3 points by binx 5917 days ago | link | parent 2. Take this function as an example:(fn (x y) (g x y (fn (x) (h x))))When inlined with x=1 and y=2, it should be rewritten as:(g 1 2 (fn (x) (h x))), not(g 1 2 (fn (x) (h 1)))Because the second x is not free in the function body.

 2 points by almkglor 5917 days ago | link I see. This is actually handled implicitly in the compiler's AST structure: during the conversion from the list form to the AST form, each local variable is given a unique ID:`````` (fn (x y) (g x y (fn (x) (h x)))) => (fn (x@1 y@2) (g x@1 y@2 (fn (x@3) (h x@3)))) ; approximation of the AST structure, the AST ; is really a table of properties `````` So mindless replacement of the inlined version will simply replace x@1, not x@3.`` (g 1 2 (fn (x@3) (h x@3)))``-----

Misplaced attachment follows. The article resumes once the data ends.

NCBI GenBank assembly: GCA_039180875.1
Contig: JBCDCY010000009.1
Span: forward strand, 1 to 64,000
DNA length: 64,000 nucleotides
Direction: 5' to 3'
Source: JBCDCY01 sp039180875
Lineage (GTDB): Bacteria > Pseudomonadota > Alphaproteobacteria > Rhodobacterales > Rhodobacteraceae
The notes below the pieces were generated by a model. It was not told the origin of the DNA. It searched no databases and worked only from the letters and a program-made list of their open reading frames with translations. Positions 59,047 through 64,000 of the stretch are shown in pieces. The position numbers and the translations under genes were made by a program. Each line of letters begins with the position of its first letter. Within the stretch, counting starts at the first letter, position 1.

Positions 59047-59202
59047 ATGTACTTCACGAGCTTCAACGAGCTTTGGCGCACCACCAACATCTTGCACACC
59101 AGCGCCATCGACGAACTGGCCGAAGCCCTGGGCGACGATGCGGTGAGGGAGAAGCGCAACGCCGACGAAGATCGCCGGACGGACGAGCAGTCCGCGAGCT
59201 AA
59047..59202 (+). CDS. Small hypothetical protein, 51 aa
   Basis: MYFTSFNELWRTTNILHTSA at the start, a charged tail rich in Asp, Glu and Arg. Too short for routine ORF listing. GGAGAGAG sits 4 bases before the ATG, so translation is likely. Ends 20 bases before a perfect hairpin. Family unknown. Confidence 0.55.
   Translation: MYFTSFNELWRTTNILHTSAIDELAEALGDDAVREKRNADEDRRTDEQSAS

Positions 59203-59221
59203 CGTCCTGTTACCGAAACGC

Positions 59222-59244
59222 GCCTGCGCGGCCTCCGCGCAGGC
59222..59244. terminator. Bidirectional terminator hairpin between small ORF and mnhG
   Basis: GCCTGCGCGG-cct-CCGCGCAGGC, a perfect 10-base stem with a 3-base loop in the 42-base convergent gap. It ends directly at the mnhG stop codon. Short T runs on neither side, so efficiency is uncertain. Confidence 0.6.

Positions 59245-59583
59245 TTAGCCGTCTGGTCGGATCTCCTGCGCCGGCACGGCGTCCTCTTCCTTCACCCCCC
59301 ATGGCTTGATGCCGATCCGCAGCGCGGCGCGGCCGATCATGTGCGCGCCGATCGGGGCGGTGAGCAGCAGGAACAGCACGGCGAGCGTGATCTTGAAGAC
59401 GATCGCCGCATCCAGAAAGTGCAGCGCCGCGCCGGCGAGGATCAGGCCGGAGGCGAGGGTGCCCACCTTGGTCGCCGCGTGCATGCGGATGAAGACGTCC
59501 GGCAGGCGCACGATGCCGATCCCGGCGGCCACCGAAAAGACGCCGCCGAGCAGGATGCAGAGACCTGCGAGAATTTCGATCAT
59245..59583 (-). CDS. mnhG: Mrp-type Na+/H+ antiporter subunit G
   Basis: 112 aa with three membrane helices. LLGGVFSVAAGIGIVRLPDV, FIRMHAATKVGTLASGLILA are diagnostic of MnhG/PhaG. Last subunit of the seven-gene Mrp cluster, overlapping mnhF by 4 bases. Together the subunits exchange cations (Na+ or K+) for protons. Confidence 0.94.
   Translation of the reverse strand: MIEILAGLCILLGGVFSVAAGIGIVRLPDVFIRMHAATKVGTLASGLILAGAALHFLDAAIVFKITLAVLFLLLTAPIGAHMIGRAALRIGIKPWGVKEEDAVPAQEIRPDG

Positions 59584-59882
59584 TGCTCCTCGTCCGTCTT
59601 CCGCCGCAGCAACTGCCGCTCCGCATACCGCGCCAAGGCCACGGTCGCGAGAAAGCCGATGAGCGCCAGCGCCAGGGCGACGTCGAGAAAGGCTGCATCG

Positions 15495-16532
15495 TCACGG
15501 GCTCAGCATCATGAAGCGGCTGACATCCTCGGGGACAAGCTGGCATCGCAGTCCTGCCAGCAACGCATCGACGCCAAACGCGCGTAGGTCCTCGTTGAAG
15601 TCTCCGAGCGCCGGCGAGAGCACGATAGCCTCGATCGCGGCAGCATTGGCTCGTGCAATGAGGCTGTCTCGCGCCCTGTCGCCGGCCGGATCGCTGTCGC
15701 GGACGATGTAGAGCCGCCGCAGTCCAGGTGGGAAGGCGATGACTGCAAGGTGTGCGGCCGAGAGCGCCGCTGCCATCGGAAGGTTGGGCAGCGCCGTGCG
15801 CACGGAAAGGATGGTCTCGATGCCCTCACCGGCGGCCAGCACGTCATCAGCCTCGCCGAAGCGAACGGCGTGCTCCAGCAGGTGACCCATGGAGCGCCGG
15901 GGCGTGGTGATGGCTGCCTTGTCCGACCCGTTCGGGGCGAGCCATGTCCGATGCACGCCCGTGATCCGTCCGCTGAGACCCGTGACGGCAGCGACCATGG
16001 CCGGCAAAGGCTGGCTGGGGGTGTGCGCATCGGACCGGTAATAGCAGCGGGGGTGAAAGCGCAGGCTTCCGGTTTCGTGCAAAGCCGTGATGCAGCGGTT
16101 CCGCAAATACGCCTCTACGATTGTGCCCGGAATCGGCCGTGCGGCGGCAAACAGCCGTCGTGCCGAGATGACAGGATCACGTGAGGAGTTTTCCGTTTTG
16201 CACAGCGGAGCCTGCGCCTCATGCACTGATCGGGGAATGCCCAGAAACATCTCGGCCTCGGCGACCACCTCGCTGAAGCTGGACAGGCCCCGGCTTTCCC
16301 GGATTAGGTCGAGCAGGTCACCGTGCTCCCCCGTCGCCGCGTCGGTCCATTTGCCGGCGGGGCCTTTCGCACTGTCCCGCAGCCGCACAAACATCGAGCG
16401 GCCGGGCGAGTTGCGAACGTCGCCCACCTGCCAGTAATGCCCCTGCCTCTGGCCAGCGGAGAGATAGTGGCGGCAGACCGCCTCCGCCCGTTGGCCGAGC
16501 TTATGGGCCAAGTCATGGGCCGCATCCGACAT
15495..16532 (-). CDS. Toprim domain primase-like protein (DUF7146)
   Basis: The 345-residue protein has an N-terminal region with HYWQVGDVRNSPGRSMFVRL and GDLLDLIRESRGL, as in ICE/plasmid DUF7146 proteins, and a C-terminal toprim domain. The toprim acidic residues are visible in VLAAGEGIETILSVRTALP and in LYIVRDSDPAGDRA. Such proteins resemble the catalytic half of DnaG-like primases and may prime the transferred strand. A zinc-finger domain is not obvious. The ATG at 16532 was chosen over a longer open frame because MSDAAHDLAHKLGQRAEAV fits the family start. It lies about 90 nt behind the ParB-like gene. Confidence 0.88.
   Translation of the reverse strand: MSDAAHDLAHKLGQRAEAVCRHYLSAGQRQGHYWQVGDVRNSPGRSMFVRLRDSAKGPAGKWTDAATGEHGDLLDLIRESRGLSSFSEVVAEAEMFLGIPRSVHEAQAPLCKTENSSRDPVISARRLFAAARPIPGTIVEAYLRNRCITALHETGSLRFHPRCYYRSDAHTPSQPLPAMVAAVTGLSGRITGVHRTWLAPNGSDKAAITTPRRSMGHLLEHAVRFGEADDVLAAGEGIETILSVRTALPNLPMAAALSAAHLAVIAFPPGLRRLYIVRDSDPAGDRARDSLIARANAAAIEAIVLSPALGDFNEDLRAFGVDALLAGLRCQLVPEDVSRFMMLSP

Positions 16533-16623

1 point by almkglor 5917 days ago | link Hmm. Turns out this is a real issue, but for a different reason: since local variables are given unique ID's, we should actually replace local variable ID's for subfunctions when a function is inlined several times:`````` (set glob (fn (x@1 y@2) (g x@1 y@2 (fn (x@3) (h x@3)))) (glob 1 2) (glob 3 4) => (set glob (fn (x@1 y@2) (g x@1 y@2 (fn (x@3) (h x@3)))) (g 1 2 (fn (x@4) (h x@4))) (g 3 4 (fn (x@5) (h x@5)))``````-----